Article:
A SCHOOL fundraising drive led by two inspirational students who lost their fathers to cancer has raised a record-breaking £15,397 for the local hospice which cared for both men while also supporting their families.
Pupils at Ripon Grammar School threw themselves into raising the staggering amount for Saint Michael’s Hospice in Harrogate during the school’s Charity Week, with events including dance battles, a staff rock band concert, sumo wrestling and a pantomime.
The whole school rallied behind the campaign, with history teacher David Bruce running his first marathon to add £1,000 to the total and fourth former Ella Foster completing ten 10K runs to raise another £1,500.
Students from all year groups ran stalls, sixth formers organised a charity ball and pupils in one form raised £390 by swimming more than the distance of a marathon – 2,131 lengths – in the school pool during their lunch hour.
Louise Taylor, 17, and Grace Withyman, 16, initiated the fundraising campaign when they presented a moving assembly to the whole school, explaining how the hospice, which needs to raise £5m annually, had helped them.
After urging their fellow pupils to support this worthy cause, the two sixth form students were overwhelmed by just how much everyone took the appeal to their hearts.
Grace, from Ripon, whose father Jim, a barrister, sadly died aged 49 in 2017, said she was delighted at how much the school had raised.
“It’s such an amazing cause. This charity is so important, as I think all families should have the same support on offer if they need it, as I know from first-hand experience that it makes the world of difference when you’re losing your loved one,” she said.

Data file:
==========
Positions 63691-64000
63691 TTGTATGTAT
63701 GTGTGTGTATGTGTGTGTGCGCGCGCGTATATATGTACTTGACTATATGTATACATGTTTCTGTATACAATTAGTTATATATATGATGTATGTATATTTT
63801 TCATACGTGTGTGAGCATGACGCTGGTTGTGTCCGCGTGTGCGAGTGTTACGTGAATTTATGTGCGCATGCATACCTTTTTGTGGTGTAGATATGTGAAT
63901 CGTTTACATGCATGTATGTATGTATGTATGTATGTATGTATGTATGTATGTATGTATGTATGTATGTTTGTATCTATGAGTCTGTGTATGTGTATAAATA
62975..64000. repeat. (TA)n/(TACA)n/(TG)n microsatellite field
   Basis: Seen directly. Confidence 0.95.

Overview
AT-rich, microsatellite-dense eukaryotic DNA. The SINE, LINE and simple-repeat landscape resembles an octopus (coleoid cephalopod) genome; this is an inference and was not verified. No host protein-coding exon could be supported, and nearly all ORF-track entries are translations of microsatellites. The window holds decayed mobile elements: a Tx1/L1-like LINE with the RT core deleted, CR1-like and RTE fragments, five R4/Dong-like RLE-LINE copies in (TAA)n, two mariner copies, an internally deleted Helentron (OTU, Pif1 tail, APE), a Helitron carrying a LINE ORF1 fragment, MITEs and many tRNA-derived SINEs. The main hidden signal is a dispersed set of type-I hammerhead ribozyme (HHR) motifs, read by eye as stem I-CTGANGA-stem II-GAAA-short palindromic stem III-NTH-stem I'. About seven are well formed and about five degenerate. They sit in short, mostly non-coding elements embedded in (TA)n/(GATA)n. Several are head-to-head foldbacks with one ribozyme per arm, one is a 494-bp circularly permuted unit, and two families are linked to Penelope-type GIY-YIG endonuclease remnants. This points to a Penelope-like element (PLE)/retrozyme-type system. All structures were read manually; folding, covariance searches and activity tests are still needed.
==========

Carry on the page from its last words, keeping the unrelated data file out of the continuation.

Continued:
Louise, from Grewelthorpe, who wants to be a doctor, said: “I am so proud of the way the whole school got behind the cause and made it such a school community fundraising effort.”
She said staff at the hospice had helped her whole family when her father Chris, a builder, sadly died aged 54: “I know our fundraising will make such a difference to so many people’s lives,” she said.
Louise added that she was pleased to have helped make the rest of the school more aware of the great work Saint Michael’s does, following a visit to the hospice by school officers.
“I think we did get the message across about the amazing work that they do, not only in the hospice itself but also through their grief counselling and home care services.”
Chief executive of Saint Michael’s Hospice, Tony Collins described the amount raised by Ripon Grammar School – the largest amount ever raised by one school fundraising event for the hospice – as remarkable and inspiring: “We would like to extend a sincere thank you to all the pupils, staff and parents for their enthusiasm and generosity for choosing to support us in this way. We loved hearing about the different events held and it sounded as though a great deal of fun was had, with film nights, pantos and quizzes,” he said.
“We would also like to congratulate the school for its success in raising their record-breaking total. This truly impressive donation of £15,300 will be put to immediate use, helping us ensure that local people living with a terminal illness and their families can make the most of precious time together,” he added.
Students at RGS raise around £10,000 every year for a chosen charity, but this one has been the best yet, said Louise: “It was the most successful charity week in my seven years at RGS, not only in the sum of money raised but in the general awareness of the reasons behind the fundraising efforts.
“Despite the fun we all had it was for a good cause, which was something that was echoed throughout, and it makes me proud that it was for the charity that I put forward and is so close to my heart.”
*St Michael’s Hospice needs to raise £5m annually to help provide extra support for people with a variety of terminal illnesses. It also offers bereavement support services for families. For more information, visit www.saintmichaelshospice.org